The lessons of the crisis in Thailand

Hello everyone,

While there is still a certain amount of uncertainty in our lives, the situation seems to be beginning to change in Thailand and globally.
We have had to show courage, tenacity and even ingenuity in many areas, in the way we work, in being alone or with our families, in how we look after our children, or we channel our stress and emotions in the face of this health crisis that has turned our daily lives upside down.
We wanted to hear your feedback on these last few months in Thailand.

What will you remember from this very special period?

Have these unusual times allowed you discover things about yourselves or your loved ones?

Did this period lead you to make changes in your lifestyle that you would like to maintain in the future? If so, which ones?

How do you plan for the future in Thailand? Have the last few weeks caused you to review your priorities or certain projects?

Thank you for your contribution and take care of yourself,

Loïc

Well, I've learned I'm not bored easily. And some people's patience is not as broad as they think. :)

I gotta say, that I am proud of the way that the Kingdom has handled this plague.

Ruffian Dick :

Well, I've learned I'm not bored easily

That's an interesting point ! Actually I've recently viewed a video about that, as I was bored :lol:

Thank you for your feedback and have a nice day ;)

Cheers

Loïc

Actually, my lifestyle on Ko Samui did not change at all from 2019 to 2020.  Same morning coffee locally (although for a few weeks the cafes were closed), same late afternoon at the beach.  Never wore a mask except to get into Makro.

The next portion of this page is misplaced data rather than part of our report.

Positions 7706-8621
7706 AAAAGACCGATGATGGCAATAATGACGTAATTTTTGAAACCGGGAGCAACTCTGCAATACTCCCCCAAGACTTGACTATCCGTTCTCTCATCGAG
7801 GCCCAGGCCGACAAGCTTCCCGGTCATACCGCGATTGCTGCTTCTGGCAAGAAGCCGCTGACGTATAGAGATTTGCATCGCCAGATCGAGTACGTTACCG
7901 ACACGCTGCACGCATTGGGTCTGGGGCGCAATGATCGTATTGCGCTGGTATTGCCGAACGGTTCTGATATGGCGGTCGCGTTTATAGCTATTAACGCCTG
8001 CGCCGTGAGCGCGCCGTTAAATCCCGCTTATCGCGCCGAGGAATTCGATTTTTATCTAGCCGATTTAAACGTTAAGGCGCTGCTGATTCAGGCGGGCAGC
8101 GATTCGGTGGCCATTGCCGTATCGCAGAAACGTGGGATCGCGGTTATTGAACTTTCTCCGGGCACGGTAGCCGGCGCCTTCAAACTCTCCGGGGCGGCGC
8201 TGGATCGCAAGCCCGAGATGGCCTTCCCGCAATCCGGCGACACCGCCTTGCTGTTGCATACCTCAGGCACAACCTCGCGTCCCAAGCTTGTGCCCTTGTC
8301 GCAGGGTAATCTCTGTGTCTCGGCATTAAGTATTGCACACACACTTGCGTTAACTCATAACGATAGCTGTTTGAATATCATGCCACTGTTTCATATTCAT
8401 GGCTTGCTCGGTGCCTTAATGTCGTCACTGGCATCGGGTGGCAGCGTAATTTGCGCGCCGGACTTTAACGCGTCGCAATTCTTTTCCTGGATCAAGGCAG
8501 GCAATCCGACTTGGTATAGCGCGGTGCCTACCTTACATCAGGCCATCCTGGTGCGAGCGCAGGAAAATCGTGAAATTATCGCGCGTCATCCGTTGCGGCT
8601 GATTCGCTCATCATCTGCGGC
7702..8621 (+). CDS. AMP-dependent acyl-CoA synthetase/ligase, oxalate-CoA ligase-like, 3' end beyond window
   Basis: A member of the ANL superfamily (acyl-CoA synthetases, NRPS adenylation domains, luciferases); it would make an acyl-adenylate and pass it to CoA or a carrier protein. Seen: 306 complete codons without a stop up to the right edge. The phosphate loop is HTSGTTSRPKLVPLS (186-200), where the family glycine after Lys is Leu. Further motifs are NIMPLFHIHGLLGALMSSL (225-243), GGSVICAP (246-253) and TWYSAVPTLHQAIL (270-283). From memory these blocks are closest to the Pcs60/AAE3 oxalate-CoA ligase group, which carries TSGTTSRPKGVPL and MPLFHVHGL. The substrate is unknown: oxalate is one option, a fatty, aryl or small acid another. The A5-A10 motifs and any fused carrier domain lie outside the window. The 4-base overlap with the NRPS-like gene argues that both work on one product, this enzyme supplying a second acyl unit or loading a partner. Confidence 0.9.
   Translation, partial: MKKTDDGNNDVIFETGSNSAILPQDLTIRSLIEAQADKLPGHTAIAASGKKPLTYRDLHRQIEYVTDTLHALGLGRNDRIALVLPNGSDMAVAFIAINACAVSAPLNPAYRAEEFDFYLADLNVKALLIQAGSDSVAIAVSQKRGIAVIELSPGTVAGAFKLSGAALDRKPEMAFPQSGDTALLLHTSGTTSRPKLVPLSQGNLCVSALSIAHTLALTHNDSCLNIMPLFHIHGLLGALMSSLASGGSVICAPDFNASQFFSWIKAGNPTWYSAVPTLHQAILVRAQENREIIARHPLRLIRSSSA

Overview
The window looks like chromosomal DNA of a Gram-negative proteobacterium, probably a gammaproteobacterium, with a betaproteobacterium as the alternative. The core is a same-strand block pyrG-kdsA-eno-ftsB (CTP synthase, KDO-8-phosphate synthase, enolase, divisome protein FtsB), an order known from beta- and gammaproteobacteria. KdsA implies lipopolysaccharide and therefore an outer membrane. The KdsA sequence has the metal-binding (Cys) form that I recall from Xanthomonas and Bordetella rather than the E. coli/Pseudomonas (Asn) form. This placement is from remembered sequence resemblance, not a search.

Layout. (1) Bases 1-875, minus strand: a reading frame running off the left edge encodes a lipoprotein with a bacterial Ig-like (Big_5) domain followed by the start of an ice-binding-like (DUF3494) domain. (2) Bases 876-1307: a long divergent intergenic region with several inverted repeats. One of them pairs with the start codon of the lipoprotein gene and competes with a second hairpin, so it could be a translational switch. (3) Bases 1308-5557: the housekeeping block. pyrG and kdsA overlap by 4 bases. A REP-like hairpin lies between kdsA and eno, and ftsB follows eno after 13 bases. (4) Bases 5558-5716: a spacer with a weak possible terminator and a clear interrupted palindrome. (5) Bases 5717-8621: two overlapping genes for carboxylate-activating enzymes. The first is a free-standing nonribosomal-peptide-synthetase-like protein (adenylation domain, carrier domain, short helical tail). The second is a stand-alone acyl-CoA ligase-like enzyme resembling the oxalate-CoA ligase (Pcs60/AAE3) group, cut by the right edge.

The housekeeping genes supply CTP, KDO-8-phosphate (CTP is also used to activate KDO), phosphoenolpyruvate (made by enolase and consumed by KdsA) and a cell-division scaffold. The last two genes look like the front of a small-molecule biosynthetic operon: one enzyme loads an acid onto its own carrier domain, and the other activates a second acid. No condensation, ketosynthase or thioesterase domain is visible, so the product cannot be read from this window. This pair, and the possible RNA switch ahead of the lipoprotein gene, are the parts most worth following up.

Strange that now, when many restaurants are opening up in Thailand and elsewhere, here on Ko Samui they are not opening up, and there are very few people in town.  Probably because the Thai staff have all moved back to their families elsewhere in Thailand until the next tourist season (Nov., Dec.). 

However, I did notice that friends answered more of my emails in the last few months than normally.  They had more time, being under house arrest (I refuse to use the prison jargon 'lockdown').  But now they're back to their busy life, so I'll get many fewer emails in response to mine.  Hard to keep up with friends elsewhere when you live in Thailand and people know that they may probably never see you again in the flesh the rest of your life.  Outta sight, outta mind.

Hai, Thailand is recovering very well with this crisis.Hope foreign tourists will come back soon to Thailand may start in October like that again with more health measures so keep safe for themselves and keep others as well.Because tourism industry in Thailand facing lost since three months and hotels and airlines are close and all people connect with tourism industry suffering with huge job lost.

I hope for resume soon in coming months in Thailand as of cases are low but keep safe when tourist starts again in Thailand.  Regards  Anil Kumar Upadhyaya Investment consultant

My time with CV19 , I shall remember to thoroughly question everything being feed to us by the media, as it is they that caused this unnecessary plannedemic.